U.S. House Speaker Nancy Pelosi’s visit to Taiwan on August 2 is an explicit demonstration of American resolve in the Indo-Pacific and commitment to the U.S. allies and partners throughout the region. Unsurprisingly, it has generated extensive controversy and poked China in its Achilles’ heel, eliciting a multitude of warnings and actions (from economic coercion to military escalation). Not only is it the first such high-level delegation in over two decades, but Pelosi is also second in line to the presidency – the visitor in 1997, Newt Gingrich, was from the opposition. Importantly, China at the time was still in the throes of “peaceful rise,” a notion that seems anachronistic today.
The U.S. maintains that the visit in no way crosses its interpretation of the so-called “One-China policy” outlined in the 1972 Shanghai Communique. This interpretation is tied to a firm commitment to the Taiwan Relations Act along with the six assurances while following the legally non-binding three joint communiques between the United States and the People’s Republic of China (PRC).
Notably, China and the U.S. follow different versions of the “One-China Policy”. The U.S. does not subscribe to the “One China principle” – a core tenet that claims Taiwan as an inalienable part of China and the PRC as the sole legitimate government of China – but acknowledges its long-standing “One-China policy” that does not allow it to support Taiwan’s independence. Over the years, the U.S. has followed what is termed a policy of “strategic ambiguity” with Taiwan, but has begun tilting the balance by recently including it as a regional partner in its 2022 Indo-Pacific strategy.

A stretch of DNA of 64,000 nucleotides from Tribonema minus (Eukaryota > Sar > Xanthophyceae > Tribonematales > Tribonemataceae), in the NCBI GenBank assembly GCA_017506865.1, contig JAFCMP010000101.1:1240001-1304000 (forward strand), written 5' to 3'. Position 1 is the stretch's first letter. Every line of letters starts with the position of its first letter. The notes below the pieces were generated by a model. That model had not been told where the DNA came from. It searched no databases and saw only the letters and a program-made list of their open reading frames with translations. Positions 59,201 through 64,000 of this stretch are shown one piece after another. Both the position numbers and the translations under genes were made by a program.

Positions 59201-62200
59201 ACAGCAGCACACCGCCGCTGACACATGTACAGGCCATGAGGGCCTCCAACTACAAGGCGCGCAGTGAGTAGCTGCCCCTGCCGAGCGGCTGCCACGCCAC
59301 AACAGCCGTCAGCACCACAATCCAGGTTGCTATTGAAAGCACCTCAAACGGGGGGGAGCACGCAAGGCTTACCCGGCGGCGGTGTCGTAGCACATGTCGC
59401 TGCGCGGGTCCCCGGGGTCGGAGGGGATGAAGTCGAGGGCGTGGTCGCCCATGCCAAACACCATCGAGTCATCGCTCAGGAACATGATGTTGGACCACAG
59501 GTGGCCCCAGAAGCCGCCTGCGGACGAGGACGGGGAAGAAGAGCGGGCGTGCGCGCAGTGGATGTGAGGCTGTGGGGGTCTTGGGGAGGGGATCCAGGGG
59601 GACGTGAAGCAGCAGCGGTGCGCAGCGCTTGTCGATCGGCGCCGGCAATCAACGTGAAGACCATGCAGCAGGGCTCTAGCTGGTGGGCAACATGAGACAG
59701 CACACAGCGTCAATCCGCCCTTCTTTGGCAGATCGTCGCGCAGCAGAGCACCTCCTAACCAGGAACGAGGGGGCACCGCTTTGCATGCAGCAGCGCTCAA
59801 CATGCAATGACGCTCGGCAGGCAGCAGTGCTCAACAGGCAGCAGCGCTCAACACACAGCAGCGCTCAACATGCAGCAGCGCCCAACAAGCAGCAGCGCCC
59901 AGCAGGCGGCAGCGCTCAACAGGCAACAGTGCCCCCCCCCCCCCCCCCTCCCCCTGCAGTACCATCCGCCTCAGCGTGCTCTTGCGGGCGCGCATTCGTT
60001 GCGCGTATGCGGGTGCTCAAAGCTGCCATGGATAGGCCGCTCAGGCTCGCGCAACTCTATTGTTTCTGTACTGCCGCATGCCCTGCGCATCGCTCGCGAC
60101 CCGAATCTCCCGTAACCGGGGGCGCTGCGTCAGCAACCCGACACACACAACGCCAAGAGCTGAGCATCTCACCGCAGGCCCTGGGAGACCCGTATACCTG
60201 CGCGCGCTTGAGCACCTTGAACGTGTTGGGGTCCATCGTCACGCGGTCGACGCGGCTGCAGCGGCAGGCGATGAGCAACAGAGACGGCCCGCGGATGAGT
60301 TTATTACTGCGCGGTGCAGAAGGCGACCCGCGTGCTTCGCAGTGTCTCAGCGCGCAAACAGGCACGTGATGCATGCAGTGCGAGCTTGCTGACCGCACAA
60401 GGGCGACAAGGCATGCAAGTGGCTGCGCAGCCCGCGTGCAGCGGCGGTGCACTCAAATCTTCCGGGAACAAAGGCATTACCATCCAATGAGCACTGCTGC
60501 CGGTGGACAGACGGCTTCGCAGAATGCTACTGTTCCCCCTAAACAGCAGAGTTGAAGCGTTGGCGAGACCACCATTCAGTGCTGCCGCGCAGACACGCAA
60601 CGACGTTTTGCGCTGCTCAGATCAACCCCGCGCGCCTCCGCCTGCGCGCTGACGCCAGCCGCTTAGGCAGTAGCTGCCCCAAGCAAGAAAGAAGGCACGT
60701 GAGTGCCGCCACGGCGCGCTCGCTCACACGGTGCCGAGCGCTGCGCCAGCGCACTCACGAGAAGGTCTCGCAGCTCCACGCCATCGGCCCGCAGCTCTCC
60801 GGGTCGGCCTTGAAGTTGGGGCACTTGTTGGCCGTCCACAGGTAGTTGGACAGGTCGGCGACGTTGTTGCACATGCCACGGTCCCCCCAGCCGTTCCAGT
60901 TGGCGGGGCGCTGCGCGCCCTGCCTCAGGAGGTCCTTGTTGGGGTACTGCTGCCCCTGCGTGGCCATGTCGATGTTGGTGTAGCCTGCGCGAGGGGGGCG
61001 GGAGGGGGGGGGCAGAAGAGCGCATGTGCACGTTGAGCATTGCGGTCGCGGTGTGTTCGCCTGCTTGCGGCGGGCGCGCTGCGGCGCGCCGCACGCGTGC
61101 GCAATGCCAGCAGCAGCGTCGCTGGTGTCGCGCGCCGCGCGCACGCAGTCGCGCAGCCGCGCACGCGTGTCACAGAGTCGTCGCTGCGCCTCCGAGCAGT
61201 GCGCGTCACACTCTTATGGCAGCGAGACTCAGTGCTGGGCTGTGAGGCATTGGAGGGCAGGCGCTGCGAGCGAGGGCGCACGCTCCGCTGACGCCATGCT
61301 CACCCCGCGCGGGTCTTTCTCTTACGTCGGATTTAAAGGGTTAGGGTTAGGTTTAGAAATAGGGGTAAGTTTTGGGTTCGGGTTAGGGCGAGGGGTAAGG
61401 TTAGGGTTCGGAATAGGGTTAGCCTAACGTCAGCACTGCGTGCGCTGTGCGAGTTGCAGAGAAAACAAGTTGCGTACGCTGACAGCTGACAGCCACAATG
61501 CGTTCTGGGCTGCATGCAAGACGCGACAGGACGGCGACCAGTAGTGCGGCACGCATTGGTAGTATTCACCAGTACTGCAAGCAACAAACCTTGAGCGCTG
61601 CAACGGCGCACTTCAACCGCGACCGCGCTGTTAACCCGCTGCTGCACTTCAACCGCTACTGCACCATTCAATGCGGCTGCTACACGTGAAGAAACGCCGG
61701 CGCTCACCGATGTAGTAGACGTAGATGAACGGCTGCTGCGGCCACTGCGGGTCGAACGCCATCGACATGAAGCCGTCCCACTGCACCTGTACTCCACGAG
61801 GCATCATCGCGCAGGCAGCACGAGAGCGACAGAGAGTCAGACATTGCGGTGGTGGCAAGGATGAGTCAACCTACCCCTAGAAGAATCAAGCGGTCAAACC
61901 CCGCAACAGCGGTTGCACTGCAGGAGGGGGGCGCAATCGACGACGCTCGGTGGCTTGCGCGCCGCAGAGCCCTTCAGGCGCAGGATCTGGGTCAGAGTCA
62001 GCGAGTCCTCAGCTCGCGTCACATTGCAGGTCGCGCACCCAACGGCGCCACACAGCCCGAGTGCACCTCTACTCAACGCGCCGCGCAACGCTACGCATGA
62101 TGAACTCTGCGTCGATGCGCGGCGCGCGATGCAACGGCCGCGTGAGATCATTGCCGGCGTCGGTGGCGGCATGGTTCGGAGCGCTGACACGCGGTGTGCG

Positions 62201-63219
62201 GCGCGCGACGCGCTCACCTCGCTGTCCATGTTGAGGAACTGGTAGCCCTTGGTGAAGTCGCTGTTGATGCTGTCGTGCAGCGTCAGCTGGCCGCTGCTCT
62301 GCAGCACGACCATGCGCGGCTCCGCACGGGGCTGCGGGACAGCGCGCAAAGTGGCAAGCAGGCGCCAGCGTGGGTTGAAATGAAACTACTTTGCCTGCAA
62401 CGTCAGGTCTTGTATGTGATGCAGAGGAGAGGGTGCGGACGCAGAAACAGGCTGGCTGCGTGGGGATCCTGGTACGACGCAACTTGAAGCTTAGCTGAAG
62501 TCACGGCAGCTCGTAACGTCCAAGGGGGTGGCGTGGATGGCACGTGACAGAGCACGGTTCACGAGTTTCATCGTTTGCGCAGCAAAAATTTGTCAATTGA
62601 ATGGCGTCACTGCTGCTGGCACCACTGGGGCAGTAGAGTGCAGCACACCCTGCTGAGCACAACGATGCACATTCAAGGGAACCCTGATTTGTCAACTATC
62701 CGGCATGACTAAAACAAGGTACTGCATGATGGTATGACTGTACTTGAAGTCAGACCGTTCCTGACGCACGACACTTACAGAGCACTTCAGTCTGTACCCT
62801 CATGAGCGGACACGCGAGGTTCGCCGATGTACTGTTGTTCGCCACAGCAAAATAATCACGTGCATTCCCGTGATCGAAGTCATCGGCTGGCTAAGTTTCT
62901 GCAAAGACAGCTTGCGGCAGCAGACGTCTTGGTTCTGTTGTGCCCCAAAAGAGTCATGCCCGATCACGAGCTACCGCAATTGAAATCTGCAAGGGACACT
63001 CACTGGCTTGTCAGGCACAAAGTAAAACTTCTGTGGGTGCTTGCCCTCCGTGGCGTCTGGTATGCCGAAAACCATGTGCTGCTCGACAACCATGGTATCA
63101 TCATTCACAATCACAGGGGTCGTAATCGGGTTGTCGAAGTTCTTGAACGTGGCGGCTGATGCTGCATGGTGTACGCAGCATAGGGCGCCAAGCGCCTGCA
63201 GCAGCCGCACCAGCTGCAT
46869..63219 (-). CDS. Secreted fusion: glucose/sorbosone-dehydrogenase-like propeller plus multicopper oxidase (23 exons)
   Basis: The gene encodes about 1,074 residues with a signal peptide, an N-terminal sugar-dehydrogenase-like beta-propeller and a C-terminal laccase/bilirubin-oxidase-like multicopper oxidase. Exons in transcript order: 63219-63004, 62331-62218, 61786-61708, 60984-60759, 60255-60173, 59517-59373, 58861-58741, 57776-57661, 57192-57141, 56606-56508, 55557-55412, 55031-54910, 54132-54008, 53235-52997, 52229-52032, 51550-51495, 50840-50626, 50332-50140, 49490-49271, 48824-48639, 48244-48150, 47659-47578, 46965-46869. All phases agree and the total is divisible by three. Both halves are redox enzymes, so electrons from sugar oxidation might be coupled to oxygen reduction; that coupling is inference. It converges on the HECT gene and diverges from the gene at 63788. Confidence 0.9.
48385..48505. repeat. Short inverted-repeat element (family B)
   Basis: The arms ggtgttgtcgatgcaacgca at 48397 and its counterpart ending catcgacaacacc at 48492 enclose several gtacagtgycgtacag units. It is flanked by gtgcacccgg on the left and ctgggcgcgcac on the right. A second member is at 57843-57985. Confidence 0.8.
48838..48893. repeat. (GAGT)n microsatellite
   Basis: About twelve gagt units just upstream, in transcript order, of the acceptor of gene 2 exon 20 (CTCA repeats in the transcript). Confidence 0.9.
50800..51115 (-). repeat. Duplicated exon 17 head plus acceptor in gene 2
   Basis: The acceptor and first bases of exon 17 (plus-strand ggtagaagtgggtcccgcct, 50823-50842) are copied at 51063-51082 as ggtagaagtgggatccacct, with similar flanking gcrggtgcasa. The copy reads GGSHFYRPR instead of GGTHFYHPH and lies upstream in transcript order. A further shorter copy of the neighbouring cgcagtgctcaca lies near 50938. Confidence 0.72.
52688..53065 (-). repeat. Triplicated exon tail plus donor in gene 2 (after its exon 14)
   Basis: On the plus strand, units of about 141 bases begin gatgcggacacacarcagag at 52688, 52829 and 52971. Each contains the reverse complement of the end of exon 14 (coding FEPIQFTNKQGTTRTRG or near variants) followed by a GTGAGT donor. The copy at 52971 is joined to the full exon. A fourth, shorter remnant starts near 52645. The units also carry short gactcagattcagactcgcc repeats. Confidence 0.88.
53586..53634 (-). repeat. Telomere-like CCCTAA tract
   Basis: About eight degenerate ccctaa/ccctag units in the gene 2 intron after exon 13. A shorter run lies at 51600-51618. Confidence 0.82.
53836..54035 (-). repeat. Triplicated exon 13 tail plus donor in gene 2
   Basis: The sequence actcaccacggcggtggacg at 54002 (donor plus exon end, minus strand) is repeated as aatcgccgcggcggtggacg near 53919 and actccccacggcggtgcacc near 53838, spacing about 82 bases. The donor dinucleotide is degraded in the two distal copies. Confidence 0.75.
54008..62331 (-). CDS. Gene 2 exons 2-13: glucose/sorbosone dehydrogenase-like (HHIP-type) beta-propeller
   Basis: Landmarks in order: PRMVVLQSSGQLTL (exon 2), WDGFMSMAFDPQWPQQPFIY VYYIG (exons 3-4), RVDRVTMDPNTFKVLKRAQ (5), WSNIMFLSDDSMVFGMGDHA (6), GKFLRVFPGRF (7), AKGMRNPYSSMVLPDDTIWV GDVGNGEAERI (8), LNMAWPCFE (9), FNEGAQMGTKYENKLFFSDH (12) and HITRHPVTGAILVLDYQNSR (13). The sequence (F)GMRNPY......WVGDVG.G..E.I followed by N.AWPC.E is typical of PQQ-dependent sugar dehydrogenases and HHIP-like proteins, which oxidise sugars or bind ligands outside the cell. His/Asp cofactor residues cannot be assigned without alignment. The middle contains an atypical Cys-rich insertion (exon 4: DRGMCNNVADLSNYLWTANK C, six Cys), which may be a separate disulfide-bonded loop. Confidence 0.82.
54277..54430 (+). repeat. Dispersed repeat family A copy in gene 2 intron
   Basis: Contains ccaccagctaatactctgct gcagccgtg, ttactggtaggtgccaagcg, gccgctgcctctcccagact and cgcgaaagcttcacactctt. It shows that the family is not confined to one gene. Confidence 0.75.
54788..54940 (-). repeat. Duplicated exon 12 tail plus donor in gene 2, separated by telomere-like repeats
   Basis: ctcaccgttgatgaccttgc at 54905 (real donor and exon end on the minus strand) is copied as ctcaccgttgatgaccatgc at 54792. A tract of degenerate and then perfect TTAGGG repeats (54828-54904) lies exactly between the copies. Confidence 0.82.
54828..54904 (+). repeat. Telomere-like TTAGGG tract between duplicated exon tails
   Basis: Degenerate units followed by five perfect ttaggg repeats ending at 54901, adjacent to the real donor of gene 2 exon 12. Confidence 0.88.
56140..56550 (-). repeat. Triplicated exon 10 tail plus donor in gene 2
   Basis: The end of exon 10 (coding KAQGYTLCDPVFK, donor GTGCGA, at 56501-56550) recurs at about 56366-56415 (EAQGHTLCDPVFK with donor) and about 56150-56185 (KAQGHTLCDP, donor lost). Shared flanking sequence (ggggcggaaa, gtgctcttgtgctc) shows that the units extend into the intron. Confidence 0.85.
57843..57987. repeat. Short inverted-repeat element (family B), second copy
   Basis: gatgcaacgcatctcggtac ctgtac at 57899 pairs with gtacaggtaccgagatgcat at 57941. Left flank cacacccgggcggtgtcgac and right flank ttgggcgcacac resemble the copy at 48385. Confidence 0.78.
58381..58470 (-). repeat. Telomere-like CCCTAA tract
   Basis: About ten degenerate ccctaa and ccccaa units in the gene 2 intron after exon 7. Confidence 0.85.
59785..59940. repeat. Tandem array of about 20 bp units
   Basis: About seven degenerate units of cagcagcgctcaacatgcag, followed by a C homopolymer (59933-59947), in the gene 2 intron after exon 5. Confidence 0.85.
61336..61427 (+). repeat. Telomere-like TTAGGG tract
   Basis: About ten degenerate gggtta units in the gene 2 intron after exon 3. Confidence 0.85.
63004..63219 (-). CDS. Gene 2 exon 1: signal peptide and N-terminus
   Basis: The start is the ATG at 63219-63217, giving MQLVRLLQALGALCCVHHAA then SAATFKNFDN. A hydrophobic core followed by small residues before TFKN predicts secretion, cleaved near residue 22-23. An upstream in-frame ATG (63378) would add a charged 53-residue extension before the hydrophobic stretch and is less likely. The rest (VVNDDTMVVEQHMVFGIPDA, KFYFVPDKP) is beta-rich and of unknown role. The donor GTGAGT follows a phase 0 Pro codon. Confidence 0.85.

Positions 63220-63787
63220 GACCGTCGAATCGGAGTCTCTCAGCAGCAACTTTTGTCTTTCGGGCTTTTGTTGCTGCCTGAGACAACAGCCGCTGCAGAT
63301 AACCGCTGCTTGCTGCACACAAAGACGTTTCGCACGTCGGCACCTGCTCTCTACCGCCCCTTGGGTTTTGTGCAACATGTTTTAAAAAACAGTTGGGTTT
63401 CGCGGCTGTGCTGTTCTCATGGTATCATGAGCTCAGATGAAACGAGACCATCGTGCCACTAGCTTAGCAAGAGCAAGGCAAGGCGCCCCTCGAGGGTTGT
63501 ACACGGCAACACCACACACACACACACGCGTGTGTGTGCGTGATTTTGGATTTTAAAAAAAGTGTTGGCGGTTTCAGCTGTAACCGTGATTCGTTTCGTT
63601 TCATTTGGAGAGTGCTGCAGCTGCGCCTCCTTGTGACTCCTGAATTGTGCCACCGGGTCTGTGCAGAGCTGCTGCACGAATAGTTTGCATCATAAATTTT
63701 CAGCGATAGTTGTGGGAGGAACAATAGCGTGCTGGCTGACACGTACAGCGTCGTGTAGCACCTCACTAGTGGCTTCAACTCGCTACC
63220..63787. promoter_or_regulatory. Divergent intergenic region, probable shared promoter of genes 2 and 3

Notwithstanding the historical concerns and didactic policy nuances, the question is why stoke the dragon now. The answer largely lies in opportune timing and includes twofold aspects: 1) The Ukraine war has energized the U.S. to launch a concerted Western effort against the Chinese-led socialist rejuvenation that includes Russia in Europe and North Korea in Northeast Asia. Both Russia and North Korea have called the trip “a pure provocation” and extended support to the PRC. 2) Pelosi’s Asia trip following soon after her Kyiv visit is a concrete message by the U.S. that aligns Taiwan with Ukraine, firming up speculations that abounded in the wake of the war.
Why Contesting the Obvious?
In her opinion piece in the Washington Post prior to the visit, the speaker – a vocal China hawk and Communist Party critic – highlighted the autocracies versus democracies rift, Russian invasion of Ukraine, and China’s rising aggression as grounds for offering solidarity with Taiwan.
Besides, Taiwan occupies a critical part of the U.S. Indo-Pacific strategy. First, it plays a central role in crucial sea lines of communication (SLOCs) that ferry at least $3.34 trillion dollars of trade, as well as energy resources to the second, third and 11th largest economies in the world (namely China, Japan, and South Korea respectively).
Second, Taiwan is a salient, if not an irreplaceable, cog in technology supply chains. The Taiwan Semi-Conductor Manufacturing Company (TSMC), one of the world’s most valuable companies, produces cutting-edge semiconductor chips that are found in jet fighters, iPads, iPhones, and automobiles. Amid escalating global shortage and vulnerabilities in chips supply, the U.S. plans to increase its fabrication capacity via tie-ups with Taiwan, Japan, and South Korea (the three accounting for about 80 percent of world’s production).